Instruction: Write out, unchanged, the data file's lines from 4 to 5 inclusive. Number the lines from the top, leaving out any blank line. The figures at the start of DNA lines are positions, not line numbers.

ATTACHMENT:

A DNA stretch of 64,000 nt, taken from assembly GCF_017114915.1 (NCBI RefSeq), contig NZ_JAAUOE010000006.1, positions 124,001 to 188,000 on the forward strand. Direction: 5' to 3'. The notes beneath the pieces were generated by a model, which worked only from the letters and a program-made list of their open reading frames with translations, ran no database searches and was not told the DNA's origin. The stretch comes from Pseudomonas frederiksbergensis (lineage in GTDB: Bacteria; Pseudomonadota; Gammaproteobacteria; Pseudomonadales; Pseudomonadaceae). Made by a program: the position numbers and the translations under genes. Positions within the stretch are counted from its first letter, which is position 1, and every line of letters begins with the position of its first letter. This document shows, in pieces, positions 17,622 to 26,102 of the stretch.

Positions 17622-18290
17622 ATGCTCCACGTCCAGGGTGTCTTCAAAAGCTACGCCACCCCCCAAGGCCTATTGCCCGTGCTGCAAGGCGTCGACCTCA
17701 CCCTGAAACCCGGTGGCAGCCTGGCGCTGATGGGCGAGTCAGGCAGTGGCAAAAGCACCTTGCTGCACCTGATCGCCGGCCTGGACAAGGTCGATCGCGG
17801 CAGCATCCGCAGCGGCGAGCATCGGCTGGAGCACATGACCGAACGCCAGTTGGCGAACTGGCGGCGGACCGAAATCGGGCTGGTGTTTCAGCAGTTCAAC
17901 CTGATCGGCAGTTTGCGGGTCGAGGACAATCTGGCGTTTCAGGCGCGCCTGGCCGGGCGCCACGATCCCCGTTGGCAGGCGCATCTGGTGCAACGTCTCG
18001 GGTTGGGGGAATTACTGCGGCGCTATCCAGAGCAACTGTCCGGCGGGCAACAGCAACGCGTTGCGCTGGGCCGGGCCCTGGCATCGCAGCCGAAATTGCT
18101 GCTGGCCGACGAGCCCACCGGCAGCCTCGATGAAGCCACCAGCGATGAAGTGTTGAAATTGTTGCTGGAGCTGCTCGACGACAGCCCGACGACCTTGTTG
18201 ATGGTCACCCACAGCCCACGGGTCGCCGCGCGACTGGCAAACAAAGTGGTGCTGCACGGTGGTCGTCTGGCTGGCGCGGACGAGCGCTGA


17701 CCCTGAAACCCGGTGGCAGCCTGGCGCTGATGGGCGAGTCAGGCAGTGGCAAAAGCACCTTGCTGCACCTGATCGCCGGCCTGGACAAGGTCGATCGCGG
17801 CAGCATCCGCAGCGGCGAGCATCGGCTGGAGCACATGACCGAACGCCAGTTGGCGAACTGGCGGCGGACCGAAATCGGGCTGGTGTTTCAGCAGTTCAAC